In our 2012 Update on ESOPs and Corporate Tax Reform we explored the upcoming corporate tax reform debate and its potential impact on ESOPs. An Analysis of the Benefits S ESOPs Provide the U.S. Economy and Workforce, a study released by a former advisor to the Simpson-Bowles bipartisan deficit reduction commission, examines the economic impact of employee stock ownership plans (ESOPs) and finds that S ESOPs positively contribute to job creation by promoting employee commitment:
The performance of the U.S. labor market has been the subject of intense scrutiny since the recent recession. Furthermore, the deteriorating fiscal outlook, including trillion-dollar deficits and the approaching entitlement crisis, has brought the tax reform debate to the forefront. While policymakers have not reached a consensus on the appropriate level of taxation, there is an emerging consensus about the nature of a reformed tax code. This consensus envisions a tax reform whereby many, if not most, of the existing tax code preferences (formally called tax expenditures) are repealed, reformed, or curtailed. A broadened tax base would permit lawmakers to lower statutory tax rates, raise additional revenue, or both. The Simpson-Bowles Commission in 2010 invigorated political interest in this approach when it outlined reform proposals that could bring statutory rates down dramatically even while raising significantly more tax revenue.
Beyond deficit reduction, which was the focus of the Simpson-Bowles plan, tax reform holds the promise of economic growth. A broader tax base, achieved by limiting or eliminating preferential treatment in the tax code, would reduce distortions and create a more level playing field across the economy. However, not all tax preferences are undesirable because not all base-broadening promotes economic growth. The value of a tax preference must be assessed based on the positive economic returns of the activities or behavior the preference targets.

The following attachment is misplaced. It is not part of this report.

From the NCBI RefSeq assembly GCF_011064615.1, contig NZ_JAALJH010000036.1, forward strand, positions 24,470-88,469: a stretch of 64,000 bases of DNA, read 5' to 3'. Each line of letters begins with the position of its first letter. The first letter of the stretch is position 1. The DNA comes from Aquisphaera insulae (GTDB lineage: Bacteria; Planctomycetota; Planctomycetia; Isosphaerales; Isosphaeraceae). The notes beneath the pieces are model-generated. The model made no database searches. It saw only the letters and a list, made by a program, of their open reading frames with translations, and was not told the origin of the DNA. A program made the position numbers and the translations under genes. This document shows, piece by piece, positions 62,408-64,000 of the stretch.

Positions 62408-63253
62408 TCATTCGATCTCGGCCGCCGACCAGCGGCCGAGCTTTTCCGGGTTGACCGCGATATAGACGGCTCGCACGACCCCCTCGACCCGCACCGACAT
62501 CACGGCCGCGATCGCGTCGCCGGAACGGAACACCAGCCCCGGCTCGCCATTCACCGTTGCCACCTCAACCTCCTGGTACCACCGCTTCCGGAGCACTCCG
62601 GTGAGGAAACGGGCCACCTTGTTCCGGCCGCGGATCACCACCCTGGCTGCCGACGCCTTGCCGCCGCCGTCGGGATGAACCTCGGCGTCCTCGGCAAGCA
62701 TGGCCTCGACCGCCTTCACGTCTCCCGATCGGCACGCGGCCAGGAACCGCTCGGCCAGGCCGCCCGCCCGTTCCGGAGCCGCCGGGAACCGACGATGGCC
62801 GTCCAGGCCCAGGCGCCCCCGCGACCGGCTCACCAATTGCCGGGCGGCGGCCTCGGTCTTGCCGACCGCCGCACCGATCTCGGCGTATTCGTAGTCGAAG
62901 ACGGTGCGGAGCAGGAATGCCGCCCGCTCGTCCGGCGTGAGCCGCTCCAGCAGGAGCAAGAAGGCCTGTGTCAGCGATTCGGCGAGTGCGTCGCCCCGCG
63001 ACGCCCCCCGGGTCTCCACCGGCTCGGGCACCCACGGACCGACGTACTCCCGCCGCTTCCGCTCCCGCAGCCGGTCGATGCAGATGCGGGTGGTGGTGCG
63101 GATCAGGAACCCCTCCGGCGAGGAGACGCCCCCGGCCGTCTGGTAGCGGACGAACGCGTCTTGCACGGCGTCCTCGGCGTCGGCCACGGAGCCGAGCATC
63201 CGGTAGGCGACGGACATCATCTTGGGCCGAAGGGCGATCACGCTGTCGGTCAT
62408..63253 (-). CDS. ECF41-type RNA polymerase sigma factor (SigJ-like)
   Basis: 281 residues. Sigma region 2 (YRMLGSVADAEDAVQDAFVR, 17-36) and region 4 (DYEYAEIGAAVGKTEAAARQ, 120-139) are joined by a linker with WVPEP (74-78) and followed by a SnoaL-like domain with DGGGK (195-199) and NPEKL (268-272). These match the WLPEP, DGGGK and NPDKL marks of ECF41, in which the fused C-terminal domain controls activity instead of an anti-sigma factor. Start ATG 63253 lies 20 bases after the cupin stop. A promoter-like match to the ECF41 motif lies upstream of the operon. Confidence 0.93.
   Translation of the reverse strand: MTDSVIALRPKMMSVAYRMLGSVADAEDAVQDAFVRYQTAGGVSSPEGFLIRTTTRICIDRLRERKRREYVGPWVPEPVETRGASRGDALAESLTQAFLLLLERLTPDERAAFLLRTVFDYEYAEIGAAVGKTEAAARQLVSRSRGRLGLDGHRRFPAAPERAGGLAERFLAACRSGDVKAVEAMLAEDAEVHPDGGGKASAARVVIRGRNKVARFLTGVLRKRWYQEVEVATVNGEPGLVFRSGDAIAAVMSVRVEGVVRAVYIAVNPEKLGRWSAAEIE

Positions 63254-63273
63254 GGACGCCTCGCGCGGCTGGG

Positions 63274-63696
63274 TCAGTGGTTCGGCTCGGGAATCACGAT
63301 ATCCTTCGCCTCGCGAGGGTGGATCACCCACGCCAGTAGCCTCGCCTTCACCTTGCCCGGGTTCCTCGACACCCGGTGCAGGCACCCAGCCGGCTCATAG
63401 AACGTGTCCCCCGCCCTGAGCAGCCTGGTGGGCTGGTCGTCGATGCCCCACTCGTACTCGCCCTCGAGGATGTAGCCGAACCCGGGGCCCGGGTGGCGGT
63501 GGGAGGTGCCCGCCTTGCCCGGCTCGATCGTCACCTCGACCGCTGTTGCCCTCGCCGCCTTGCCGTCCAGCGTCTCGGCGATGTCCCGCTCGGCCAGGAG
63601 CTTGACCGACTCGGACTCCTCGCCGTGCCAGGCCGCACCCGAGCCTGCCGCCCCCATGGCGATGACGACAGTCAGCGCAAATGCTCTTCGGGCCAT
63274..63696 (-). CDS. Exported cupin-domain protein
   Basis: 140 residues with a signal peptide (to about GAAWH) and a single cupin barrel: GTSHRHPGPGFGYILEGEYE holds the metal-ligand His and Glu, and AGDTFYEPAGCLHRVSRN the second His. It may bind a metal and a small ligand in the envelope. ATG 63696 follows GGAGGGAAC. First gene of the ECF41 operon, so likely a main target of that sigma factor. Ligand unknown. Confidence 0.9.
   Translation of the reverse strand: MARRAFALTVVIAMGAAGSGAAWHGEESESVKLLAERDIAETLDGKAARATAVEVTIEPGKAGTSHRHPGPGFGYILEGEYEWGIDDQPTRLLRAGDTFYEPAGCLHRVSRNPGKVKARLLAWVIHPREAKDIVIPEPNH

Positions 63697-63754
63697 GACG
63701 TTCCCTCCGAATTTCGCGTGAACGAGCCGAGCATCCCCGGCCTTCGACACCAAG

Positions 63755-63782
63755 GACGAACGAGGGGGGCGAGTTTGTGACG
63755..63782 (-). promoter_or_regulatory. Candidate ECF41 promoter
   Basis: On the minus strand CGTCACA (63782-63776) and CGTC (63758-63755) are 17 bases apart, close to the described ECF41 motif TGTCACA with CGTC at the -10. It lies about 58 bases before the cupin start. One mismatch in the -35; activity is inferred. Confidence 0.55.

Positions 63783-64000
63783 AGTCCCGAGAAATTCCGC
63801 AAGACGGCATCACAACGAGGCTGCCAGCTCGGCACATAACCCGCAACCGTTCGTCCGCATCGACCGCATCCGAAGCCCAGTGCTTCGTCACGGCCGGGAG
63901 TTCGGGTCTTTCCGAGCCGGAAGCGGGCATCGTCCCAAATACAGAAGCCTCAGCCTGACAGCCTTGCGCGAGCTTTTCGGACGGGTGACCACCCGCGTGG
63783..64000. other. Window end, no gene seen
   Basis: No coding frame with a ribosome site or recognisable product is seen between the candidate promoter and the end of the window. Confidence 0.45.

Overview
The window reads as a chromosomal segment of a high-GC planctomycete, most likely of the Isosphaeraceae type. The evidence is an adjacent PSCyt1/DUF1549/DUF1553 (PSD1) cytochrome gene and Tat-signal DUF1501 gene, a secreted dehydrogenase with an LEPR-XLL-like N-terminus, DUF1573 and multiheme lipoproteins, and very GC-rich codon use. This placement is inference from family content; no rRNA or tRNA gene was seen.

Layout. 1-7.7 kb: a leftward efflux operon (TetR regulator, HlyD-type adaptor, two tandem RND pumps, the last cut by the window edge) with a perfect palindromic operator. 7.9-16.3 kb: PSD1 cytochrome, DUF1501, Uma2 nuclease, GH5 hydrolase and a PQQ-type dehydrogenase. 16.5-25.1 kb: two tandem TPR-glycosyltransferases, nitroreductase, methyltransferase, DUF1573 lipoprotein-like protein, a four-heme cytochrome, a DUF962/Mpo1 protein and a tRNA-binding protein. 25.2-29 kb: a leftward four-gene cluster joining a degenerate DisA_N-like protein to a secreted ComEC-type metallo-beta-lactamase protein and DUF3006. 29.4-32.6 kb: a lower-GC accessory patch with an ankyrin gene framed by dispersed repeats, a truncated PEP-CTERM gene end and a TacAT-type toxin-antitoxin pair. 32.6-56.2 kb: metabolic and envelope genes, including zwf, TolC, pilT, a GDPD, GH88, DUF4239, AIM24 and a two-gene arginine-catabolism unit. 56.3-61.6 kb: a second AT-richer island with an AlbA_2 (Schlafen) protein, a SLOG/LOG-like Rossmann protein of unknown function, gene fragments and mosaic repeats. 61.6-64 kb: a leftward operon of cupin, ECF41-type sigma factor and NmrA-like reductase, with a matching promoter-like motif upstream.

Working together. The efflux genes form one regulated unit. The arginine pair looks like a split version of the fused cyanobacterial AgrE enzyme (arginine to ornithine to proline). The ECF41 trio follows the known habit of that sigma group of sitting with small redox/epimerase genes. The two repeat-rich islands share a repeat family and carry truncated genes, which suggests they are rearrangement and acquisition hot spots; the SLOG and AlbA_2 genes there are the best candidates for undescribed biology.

S ESOPs, for example, enjoy an important tax benefit. But S ESOPs are a proven way to cultivate employee loyalty, and worker commitment appears to enhance economic prosperity. In fact, as the analysis presented above indicates, S ESOPs have seen an increase in employment and active participants compared to the overall economy both when the economy was adding jobs and when it was in recession. These results strongly suggest that, in the context of the current tax reform debate that seeks to curtail existing tax expenditures in favor of lower statutory tax rates, policymakers should recognize the evidence in support of S ESOPs and their positive economic contribution.
Here is the press release:
New Study Shows Jobs Grew 60% in S-ESOPs While Others Remained Flat
Former Simpson-Bowles Advisor Details Economic Value of S-ESOP Tax Structure
WASHINGTON, July 26, 2012 /PRNewswire via COMTEX/ -- A study released today by Alex Brill, former advisor to the Simpson-Bowles bipartisan deficit reduction commission and a fellow at the American Enterprise Institute, finds that private employee stock ownership plans (ESOPs) organized as S corporations increased employment over the last decade more quickly than the overall private sector. Among surveyed "S-ESOP" companies, the Brill study reported, jobs grew by 60 percent over the past decade, while jobs in the private economy as a whole remained relatively flat.